value.


4 Implementation of the Parallel Rule Processor

Although implementing the rule processor in C or C++ may have a better performance, we consider
platform independence as one of our major goals to provide rule processing in the distributed object
environment and selected Java as the implementation language. Because using an interpreted
language such as Java increases the overhead of rule processing, supporting parallel rule processing
becomes even more important.
Parallel Processing: Multi-threading with Java threads is used to implement the parallel exe-
cution of rules. When a trigger is fired, a thread is spawned for each rule in the trigger and the
rules are executed in parallel via the concurrent execution of threads. When executing rules on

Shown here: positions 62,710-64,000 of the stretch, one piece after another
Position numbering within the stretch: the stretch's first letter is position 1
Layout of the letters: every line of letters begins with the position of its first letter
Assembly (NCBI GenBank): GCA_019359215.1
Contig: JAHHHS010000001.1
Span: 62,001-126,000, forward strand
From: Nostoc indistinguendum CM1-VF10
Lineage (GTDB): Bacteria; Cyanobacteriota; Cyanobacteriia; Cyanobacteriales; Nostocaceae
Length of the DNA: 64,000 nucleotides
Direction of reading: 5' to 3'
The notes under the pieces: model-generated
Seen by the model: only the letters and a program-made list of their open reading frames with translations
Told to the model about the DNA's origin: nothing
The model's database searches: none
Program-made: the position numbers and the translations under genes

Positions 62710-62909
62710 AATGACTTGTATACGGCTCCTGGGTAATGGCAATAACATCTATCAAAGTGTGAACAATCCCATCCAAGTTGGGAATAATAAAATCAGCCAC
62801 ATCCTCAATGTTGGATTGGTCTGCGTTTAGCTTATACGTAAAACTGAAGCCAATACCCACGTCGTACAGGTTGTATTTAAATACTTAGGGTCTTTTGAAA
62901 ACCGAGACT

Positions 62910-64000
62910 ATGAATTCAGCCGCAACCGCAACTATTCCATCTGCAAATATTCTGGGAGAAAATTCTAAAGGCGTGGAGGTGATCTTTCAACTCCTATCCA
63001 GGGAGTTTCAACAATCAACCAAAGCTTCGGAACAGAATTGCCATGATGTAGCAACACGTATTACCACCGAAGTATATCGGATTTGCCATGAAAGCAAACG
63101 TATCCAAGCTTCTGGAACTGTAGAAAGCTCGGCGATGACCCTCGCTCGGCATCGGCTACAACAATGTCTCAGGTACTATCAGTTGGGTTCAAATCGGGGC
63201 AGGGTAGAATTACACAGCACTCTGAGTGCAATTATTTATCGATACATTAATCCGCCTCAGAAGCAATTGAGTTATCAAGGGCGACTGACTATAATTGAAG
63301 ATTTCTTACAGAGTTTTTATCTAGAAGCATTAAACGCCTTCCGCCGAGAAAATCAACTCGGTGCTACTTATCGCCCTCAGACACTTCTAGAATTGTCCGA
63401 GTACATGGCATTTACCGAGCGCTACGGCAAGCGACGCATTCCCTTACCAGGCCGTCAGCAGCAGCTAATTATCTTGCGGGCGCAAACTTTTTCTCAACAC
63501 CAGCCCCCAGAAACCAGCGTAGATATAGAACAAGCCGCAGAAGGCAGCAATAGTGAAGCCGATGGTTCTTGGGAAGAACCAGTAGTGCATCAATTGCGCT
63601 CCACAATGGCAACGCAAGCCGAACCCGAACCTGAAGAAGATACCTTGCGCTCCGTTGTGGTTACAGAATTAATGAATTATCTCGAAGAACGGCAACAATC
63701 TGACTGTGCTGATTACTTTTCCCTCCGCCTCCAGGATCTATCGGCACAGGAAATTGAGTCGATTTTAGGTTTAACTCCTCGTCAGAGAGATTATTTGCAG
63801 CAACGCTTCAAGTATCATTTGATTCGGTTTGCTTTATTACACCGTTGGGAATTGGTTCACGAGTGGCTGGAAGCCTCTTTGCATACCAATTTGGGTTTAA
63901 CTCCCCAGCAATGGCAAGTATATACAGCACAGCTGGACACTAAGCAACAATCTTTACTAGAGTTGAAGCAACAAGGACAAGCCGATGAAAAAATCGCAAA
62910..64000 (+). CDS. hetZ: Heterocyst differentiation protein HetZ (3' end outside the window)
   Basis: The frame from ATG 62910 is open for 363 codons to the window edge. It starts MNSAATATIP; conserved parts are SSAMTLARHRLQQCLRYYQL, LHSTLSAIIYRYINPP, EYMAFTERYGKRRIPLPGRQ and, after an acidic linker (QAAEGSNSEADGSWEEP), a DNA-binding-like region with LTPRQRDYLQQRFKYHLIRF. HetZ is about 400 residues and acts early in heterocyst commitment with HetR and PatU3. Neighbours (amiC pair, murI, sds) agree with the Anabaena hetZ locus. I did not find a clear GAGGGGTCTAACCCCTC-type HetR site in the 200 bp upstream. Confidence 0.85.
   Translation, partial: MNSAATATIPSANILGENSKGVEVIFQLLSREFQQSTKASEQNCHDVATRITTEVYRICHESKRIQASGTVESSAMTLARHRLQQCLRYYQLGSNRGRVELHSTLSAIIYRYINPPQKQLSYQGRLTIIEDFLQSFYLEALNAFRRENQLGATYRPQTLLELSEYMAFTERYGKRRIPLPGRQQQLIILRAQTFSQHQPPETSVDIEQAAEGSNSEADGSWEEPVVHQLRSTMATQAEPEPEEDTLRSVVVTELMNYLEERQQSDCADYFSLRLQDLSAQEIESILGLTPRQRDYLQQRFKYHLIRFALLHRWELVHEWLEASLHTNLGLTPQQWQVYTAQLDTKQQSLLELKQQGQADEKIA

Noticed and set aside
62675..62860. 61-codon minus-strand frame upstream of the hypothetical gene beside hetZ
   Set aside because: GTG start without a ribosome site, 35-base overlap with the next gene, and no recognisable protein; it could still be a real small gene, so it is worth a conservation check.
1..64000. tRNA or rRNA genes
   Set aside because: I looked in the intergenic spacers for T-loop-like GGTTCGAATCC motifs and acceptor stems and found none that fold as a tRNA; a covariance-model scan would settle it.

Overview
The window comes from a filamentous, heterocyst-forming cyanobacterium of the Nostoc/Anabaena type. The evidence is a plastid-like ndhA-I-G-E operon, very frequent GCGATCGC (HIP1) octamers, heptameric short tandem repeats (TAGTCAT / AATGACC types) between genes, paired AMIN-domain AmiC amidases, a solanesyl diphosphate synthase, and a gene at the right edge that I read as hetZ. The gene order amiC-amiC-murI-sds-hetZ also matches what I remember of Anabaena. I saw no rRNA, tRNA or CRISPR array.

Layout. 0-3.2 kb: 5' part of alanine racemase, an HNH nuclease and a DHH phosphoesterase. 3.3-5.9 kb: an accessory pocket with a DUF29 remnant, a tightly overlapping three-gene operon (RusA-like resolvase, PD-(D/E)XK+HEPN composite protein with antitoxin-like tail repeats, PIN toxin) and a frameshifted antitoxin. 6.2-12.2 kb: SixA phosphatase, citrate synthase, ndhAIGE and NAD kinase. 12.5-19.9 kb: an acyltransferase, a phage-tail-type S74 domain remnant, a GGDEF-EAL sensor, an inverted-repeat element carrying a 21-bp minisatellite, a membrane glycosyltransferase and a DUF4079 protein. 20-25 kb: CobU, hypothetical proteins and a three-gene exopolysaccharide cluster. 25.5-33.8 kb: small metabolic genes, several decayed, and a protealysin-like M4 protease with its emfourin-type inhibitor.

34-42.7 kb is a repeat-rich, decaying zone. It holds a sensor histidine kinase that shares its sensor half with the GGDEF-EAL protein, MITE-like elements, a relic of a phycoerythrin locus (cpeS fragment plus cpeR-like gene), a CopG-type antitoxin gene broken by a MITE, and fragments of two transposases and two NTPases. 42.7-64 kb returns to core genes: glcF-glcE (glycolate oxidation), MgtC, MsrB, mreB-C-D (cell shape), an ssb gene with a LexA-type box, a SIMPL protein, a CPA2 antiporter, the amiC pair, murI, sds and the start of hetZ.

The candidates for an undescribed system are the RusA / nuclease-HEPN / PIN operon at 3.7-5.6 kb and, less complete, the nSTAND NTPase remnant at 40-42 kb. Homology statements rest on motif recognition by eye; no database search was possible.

a single system, the performance gain is limited by the number of physical processors available.
I 1In-, depending on the workload, several configurations of the rule processor are possible. A single
rule processor can be running on a single multiprocessor system or several rule processors, each of
which can be running on a machine where each rule processor is dedicated to the processing of a
subset of the triggers, or additional slave processors (i.e., rule executors) can be connected to each
of the rule processors to perform only rule executions that are requested by the rule processor.
I Ii synchronization among threads is done by a scheduling algorithm, which uses a queue having
two Java synchronized methods: put and get. 1 Ir put method puts the rule index (which is used
to identify a rule within a trigger) and the results of a rule that finished its execution into the